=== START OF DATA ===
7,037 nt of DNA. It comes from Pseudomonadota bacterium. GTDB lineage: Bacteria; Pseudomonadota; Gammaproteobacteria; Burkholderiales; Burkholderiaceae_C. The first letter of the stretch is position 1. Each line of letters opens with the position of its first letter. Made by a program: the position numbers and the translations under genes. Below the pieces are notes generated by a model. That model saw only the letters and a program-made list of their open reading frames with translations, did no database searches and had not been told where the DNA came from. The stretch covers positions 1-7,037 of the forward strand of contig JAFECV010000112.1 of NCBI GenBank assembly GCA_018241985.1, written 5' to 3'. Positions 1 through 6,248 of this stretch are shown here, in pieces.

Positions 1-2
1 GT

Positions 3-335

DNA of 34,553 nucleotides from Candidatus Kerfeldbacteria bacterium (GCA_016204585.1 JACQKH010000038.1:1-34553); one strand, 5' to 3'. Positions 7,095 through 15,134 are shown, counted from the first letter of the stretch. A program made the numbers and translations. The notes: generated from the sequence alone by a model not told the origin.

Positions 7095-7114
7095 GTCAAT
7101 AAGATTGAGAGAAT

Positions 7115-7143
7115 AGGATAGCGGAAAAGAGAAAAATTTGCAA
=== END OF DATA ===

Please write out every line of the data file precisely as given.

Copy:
7,037 nt of DNA. It comes from Pseudomonadota bacterium. GTDB lineage: Bacteria; Pseudomonadota; Gammaproteobacteria; Burkholderiales; Burkholderiaceae_C. The first letter of the stretch is position 1. Each line of letters opens with the position of its first letter. Made by a program: the position numbers and the translations under genes. Below the pieces are notes generated by a model. That model saw only the letters and a program-made list of their open reading frames with translations, did no database searches and had not been told where the DNA came from. The stretch covers positions 1-7,037 of the forward strand of contig JAFECV010000112.1 of NCBI GenBank assembly GCA_018241985.1, written 5' to 3'. Positions 1 through 6,248 of this stretch are shown here, in pieces.

Positions 1-2
1 GT

Positions 3-335

DNA of 34,553 nucleotides from Candidatus Kerfeldbacteria bacterium (GCA_016204585.1 JACQKH010000038.1:1-34553); one strand, 5' to 3'. Positions 7,095 through 15,134 are shown, counted from the first letter of the stretch. A program made the numbers and translations. The notes: generated from the sequence alone by a model not told the origin.

Positions 7095-7114
7095 GTCAAT
7101 AAGATTGAGAGAAT

Positions 7115-7143
7115 AGGATAGCGGAAAAGAGAAAAATTTGCAA